The Future of SEO: Personalization?

By Rhen Wilson

Every year, someone is predicting the future of SEO. I suppose it was bound to be my turn one day.

Three years ago I was telling co-workers SEO as we knew at that time would be gone in only five. Since then, the knowledge and social graphs have taken primary importance to SEO ranking while traditional on-site SEO diminishes in value. In an article from, the SEO-expert blog lists a number of predictions for search engine optimization in 2015, specifically what Google will be doing.

So what should we expect in 2015? More of the same mostly. Title tags and keywords on your site will continue not to matter as much as they did, as users don’t give a tweet (puns!) how many times you infuse keywords into your body copy. However, that doesn’t mean title tags aren’t still relevant. After all, how many times have you considered the title in the SERP (search engine results page) of Google when you’re searching?

Sometimes it feels like this, though, right?

The Stasis of Titles

I’m assuming your answer is all of the time. It’s certainly my answer. And for good reason. Title tags (and the meta description that appears beneath them) affect the click-through-rate, and, in turn, Google uses the click-through-rate as a measure for your site’s SEO. And it’s not a small factor in the ranking process either. But the problem here is that title tags and meta descriptions are static. They don’t change, as if they’ve been carved into stone. You put them between <title> and <meta> tags and call it day. You might occasionally update them if you’re one of the savvy SEOs out there, but most of the time, you leave ‘em alone. But is that really the best we can do?

Bring on the Personalized Title

Every time I turn around, someone is writing about personalization. Personalized content is the future, so they say. And I don’t doubt this. The data even confirms it. A 2014 study by Gartner found that 46% of consumers regard tailored content as extremely important when it comes to growing relationships. So if we’re personalizing our emails, websites, and apps, why not our title tags? Why should I be stuck with one title tag for the thousands of visitors I’m hoping to attract to my website (well, not this website)? Shouldn’t I have the ability to personalize one the more deciding factors in my SEO ranking?

Manipulation Shmanipulation

You’re probably thinking my idea is ripe for manipulation. If people can personalize their title tags, they can probably start trying to manipulate the keywords they put into different title variations. But if keywords become less and less important (which most people assume they will), that version of manipulation won’t be a factor. Furthermore, the users will help tell Google when title manipulation causes problems by their actions.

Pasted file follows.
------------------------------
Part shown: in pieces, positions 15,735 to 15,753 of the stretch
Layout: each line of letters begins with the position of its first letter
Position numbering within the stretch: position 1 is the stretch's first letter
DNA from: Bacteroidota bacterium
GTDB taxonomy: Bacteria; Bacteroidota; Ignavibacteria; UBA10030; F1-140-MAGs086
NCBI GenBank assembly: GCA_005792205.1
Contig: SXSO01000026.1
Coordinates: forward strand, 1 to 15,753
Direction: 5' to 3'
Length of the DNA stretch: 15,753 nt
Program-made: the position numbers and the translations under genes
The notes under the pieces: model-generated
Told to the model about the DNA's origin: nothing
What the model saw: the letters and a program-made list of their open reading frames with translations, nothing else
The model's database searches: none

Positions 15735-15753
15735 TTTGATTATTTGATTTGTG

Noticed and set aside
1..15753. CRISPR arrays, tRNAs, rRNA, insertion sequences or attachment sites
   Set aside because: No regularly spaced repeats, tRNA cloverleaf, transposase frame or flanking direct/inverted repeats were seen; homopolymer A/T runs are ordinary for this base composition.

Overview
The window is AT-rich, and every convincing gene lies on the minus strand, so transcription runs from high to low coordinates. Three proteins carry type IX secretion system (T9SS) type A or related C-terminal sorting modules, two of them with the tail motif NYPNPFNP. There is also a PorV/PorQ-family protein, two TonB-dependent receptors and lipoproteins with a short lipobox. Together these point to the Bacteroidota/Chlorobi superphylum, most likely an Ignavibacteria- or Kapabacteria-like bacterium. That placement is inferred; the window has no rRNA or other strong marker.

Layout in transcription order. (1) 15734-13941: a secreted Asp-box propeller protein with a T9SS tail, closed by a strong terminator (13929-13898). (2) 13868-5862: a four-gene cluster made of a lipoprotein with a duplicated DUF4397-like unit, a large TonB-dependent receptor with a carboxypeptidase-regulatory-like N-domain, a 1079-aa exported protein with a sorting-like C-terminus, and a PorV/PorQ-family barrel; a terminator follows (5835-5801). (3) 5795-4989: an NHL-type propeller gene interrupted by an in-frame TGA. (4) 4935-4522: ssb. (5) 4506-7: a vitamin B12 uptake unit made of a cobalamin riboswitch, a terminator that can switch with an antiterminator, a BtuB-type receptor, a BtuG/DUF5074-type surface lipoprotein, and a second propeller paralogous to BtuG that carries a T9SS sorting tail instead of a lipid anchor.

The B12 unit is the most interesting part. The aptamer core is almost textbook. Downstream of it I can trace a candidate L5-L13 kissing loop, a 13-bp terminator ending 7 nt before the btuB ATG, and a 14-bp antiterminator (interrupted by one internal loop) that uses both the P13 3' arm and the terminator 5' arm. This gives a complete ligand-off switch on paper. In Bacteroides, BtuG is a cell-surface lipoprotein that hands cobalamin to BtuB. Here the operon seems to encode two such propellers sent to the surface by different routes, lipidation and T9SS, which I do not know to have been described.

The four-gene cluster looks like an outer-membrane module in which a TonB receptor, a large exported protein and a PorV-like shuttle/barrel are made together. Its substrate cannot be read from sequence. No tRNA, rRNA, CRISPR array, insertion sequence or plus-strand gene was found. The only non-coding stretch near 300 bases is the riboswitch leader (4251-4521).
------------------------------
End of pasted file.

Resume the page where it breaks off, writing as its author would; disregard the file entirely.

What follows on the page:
In light of recent events, this image may not give you as much confidence as I’d hope.

Google uses the bounce rate from SERP as another SEO ranking factor. If someone clicks a result off Google and immediately bounces (i.e., leaves the site), Google takes that negative response into consideration and may show that site less for similar search results. So if someone is manipulating the title tags with clickbait-like titles that don’t address the user’s real need, the site will be penalized by not being ranked for those types of phrases. In other words, manipulation will root itself out.

The Personalized Possibilities

Think of the possibilities of what personalized title tags and descriptions could mean for your business. If your page of content has many different related sections, you could pull different titles based on the content section, rather than just a title for the entire page. And yes, I suppose you could make unique pages for each of those pieces of content, but who wants to do that? Especially if the user will gain so much more by a page full of related and valuable content? I could write about a number of other benefits to personalized content, but I’m interested in how you’d use it? Leave me your thoughts on personalized title tags in the comments.